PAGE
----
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Research Papers

Effect of Bend Geometry on Heat Transfer and Pressure Drop in a Two-Pass Coolant Square Channel for a Turbine

[+] Author and Article Information
Sumanta Acharya

e-mail: acharya@tigers.lsu.edu
Turbine Innovation and Energy Research (TIER) Center,
Mechanical Engineering Department,
Louisiana State University,
Baton Rouge, LA 70803

1Corresponding author

Contributed by the International Gas Turbine Institute (IGTI) of ASME for publication in the JOURNAL OF TURBOMACHINERY. Manuscript received September 19, 2011; final manuscript received January 10, 2012; published online November 8, 2012. Editor: David Wisler.

J. Turbomach 135(2), 021035 (Nov 08, 2012) (12 pages) Paper No: TURBO-11-1210; doi: 10.1115/1.4006665 History: Received September 19, 2011; Revised January 10, 2012

This paper presents a comparative numerical study of turbulent flow inside a two-pass internal cooling channel with different bend geometries. The goal is to find a geometry that reduces the bend related pressure loss and enhances overall heat transfer coefficient. A square channel with a round U-bend is taken as a baseline case and the heat transfer and pressure drop for nine different bend geometries are compared with the baseline. Modifications for the bend geometry are made along the channel divider wall and at the end wall of the 180 deg bend. The bend geometries studied include: (1) a turning vane geometry, (2) an asymmetrical bulb, (3) three different symmetrical bulbs, (4) two different bow shaped geometries at the end wall, (5) a bend with an array of dimples in the bend region, and (6) finally a combination of bow geometry and dimples. The solution procedure is based on a commercial finite volume solver using the Reynolds averaged Navier–Stokes (RANS) equation and a turbulence model. A two equation realizable k-ɛ model with enhanced wall treatment is used to model the turbulent flow. It was found that the bend geometry can have a significant effect on the overall performance of a two-pass channel. The modified bend geometries are compared with the baseline using Nusselt number ratios, friction factor ratios, and thermal performance factors (TPF) as the metrics. All the modified bend geometries show increase in the TPF with the symmetrical bulb configuration showing nearly a 40% reduction in friction factor ratio and a 30% increase in thermal performance. The highest TPF (41% increase over baseline) is observed for the symmetrical bulb combined with a bow along the outer walls and surface dimples.

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Figures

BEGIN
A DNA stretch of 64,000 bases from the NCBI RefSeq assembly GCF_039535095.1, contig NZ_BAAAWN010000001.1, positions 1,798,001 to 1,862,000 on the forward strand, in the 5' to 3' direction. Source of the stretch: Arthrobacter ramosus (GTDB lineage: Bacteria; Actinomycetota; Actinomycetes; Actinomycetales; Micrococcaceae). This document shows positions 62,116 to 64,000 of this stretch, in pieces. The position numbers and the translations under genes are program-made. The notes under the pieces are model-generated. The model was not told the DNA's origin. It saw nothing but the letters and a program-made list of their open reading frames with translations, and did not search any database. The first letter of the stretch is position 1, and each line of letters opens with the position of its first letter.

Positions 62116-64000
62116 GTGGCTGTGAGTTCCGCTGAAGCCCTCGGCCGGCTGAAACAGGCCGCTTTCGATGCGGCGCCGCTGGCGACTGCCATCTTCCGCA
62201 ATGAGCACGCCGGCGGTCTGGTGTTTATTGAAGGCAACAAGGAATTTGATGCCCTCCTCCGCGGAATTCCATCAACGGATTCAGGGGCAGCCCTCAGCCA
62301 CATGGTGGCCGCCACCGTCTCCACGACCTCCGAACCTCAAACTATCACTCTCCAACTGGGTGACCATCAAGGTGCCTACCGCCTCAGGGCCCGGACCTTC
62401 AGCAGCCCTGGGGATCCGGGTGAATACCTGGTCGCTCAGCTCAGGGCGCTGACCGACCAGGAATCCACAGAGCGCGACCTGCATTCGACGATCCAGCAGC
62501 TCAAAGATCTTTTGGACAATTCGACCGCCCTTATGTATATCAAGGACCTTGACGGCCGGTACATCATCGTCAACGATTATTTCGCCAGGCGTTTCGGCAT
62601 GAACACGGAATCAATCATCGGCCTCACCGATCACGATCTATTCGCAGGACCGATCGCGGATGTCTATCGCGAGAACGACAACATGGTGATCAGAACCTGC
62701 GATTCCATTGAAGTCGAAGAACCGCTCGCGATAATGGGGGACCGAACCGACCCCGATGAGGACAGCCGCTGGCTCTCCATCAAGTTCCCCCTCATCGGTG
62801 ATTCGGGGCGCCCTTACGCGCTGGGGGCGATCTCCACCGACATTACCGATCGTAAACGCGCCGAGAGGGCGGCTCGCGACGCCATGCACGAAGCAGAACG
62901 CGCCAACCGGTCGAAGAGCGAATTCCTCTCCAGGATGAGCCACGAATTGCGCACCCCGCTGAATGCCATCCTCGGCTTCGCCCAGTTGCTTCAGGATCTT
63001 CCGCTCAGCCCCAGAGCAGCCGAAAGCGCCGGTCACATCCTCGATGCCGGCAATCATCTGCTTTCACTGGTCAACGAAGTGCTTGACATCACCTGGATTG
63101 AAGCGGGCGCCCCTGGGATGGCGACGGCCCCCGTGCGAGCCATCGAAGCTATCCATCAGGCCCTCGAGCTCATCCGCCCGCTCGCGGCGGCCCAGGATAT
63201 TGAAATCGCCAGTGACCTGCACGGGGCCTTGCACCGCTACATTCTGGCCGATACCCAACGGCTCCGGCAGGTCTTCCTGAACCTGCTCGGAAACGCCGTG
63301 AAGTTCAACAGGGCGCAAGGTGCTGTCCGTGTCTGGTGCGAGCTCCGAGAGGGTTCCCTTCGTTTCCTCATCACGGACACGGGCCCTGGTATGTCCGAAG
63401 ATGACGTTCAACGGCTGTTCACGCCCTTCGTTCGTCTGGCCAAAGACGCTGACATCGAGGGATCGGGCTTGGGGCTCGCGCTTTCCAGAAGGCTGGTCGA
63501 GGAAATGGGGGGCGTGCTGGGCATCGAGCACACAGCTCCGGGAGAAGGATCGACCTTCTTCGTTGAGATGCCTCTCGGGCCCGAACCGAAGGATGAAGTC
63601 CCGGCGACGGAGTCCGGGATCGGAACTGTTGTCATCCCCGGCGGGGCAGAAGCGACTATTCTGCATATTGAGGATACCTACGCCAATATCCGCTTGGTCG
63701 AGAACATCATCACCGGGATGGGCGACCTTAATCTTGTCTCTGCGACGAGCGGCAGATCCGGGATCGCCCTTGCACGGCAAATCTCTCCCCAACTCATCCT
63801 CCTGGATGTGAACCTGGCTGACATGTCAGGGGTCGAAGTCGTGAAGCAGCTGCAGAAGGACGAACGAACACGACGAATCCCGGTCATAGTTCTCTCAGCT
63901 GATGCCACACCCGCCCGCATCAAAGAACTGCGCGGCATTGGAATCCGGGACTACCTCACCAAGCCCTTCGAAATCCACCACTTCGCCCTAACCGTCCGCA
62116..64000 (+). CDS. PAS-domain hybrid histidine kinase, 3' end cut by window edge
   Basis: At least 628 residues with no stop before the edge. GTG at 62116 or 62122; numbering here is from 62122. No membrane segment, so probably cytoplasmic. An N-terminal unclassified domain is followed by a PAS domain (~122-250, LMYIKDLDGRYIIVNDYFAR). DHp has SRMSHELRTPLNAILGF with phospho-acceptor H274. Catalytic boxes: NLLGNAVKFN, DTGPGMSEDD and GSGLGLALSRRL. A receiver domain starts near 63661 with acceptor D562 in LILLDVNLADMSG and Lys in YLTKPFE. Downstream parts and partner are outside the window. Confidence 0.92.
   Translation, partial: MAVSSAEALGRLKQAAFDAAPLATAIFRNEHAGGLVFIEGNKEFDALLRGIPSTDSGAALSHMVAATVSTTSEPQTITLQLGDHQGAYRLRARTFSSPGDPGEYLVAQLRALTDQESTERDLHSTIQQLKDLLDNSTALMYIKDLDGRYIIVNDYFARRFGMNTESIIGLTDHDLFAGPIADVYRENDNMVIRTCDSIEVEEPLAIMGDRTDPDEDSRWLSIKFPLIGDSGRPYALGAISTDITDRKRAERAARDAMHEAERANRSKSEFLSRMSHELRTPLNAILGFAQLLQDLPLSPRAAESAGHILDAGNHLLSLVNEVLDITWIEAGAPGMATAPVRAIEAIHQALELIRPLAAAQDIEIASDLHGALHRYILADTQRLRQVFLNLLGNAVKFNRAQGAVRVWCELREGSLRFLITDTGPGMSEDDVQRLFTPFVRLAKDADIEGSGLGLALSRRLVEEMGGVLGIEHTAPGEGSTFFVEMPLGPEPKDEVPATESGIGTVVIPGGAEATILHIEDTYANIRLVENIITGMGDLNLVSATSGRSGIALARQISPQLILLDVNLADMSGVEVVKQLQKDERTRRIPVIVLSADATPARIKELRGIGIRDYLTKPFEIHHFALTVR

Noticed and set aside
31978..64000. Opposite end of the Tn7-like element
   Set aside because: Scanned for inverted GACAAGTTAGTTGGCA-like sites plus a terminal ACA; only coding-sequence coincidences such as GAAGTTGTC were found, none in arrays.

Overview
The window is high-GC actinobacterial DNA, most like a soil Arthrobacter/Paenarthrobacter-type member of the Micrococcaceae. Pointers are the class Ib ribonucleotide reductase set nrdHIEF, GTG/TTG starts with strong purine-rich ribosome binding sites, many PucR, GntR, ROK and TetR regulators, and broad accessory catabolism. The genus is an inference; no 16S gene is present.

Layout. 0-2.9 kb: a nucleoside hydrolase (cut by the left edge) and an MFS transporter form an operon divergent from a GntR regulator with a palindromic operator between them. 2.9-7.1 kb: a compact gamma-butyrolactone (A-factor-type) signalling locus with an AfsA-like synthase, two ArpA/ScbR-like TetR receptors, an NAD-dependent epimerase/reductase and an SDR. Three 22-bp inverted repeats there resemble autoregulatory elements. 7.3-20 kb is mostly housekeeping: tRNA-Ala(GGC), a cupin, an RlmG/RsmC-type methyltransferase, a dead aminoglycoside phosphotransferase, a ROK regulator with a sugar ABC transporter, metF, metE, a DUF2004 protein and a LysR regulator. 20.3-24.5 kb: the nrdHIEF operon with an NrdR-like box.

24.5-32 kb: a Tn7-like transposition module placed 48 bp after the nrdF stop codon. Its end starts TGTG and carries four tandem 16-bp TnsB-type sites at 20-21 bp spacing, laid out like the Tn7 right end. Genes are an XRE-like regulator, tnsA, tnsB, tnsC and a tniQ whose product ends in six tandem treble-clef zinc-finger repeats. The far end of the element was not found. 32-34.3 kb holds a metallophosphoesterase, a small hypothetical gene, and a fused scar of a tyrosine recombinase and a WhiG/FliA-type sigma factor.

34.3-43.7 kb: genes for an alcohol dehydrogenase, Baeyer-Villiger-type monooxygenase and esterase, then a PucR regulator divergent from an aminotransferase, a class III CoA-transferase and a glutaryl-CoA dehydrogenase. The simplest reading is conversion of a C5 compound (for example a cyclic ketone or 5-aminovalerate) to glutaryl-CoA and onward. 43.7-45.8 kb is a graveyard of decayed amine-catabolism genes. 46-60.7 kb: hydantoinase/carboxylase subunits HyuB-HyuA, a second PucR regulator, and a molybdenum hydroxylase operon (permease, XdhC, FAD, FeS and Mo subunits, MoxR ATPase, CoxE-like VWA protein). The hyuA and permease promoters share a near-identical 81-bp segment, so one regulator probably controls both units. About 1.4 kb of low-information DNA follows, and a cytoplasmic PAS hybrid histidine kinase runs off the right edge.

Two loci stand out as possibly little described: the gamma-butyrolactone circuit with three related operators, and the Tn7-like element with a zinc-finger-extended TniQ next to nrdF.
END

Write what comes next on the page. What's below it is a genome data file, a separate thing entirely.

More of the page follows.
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Fig. 1

Schematic of the bend geometries studied

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Fig. 2

Tetrahedral mesh with prism layers (baseline geometry)

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Fig. 3

Nu/Nu0 comparison with experimental data

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Fig. 4

Grid independence study

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Fig. 5

Velocity profile on different planes for baseline case

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Fig. 6

Nu/Nu0 contour map for the baseline case

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Fig. 7

Velocity profiles on different planes for turning vane case

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Fig. 8

Nu/Nu0 contour map for the turning vane case

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Fig. 9

Velocity profile on different planes for asymmetrical bulb case

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Fig. 10

Nu/Nu0 contour map for the asymmetrical bulb case

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Fig. 11

Streamline profile on symmetry plane for the symmetrical bulbs

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Fig. 12

Secondary velocity profile on planes perpendicular to the streamwise flow for symmetrical bulb cases

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Fig. 13

Nu/Nu0 contour map for the symmetrical bulb case

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Fig. 14

Streamline profile on symmetry plane for the bow design cases

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Fig. 15

Secondary velocity profile on planes perpendicular to the streamwise flow for bow design

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Fig. 16

Nu/Nu0 contour map for the bow design cases

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Fig. 17

Nu/Nu0 contour map for the dimple case

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Fig. 18

Comparison of secondary velocity profile with dimple case and without dimple case

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Fig. 19

Nu/Nu0 contour map for the bow and dimple case

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Fig. 20

Zone averaged Nu/Nu0 for all the configurations

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